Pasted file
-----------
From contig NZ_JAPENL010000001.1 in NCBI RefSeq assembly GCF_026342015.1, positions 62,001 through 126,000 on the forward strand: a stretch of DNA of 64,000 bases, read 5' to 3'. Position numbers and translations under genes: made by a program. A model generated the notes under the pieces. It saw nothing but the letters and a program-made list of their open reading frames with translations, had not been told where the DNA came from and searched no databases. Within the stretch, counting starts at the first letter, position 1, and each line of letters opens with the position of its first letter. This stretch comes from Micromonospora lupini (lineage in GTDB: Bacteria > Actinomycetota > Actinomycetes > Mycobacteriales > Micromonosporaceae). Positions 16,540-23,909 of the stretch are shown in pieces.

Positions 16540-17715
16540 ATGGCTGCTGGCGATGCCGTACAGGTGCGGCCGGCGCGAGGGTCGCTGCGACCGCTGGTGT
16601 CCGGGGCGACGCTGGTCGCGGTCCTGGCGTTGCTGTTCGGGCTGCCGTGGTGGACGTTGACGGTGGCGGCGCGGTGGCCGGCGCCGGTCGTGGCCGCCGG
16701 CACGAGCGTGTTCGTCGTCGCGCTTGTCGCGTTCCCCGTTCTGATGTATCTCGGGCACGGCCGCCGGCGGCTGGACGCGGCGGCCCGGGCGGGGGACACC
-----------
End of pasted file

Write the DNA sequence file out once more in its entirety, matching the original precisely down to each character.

From contig NZ_JAPENL010000001.1 in NCBI RefSeq assembly GCF_026342015.1, positions 62,001 through 126,000 on the forward strand: a stretch of DNA of 64,000 bases, read 5' to 3'. Position numbers and translations under genes: made by a program. A model generated the notes under the pieces. It saw nothing but the letters and a program-made list of their open reading frames with translations, had not been told where the DNA came from and searched no databases. Within the stretch, counting starts at the first letter, position 1, and each line of letters opens with the position of its first letter. This stretch comes from Micromonospora lupini (lineage in GTDB: Bacteria > Actinomycetota > Actinomycetes > Mycobacteriales > Micromonosporaceae). Positions 16,540-23,909 of the stretch are shown in pieces.

Positions 16540-17715
16540 ATGGCTGCTGGCGATGCCGTACAGGTGCGGCCGGCGCGAGGGTCGCTGCGACCGCTGGTGT
16601 CCGGGGCGACGCTGGTCGCGGTCCTGGCGTTGCTGTTCGGGCTGCCGTGGTGGACGTTGACGGTGGCGGCGCGGTGGCCGGCGCCGGTCGTGGCCGCCGG
16701 CACGAGCGTGTTCGTCGTCGCGCTTGTCGCGTTCCCCGTTCTGATGTATCTCGGGCACGGCCGCCGGCGGCTGGACGCGGCGGCCCGGGCGGGGGACACC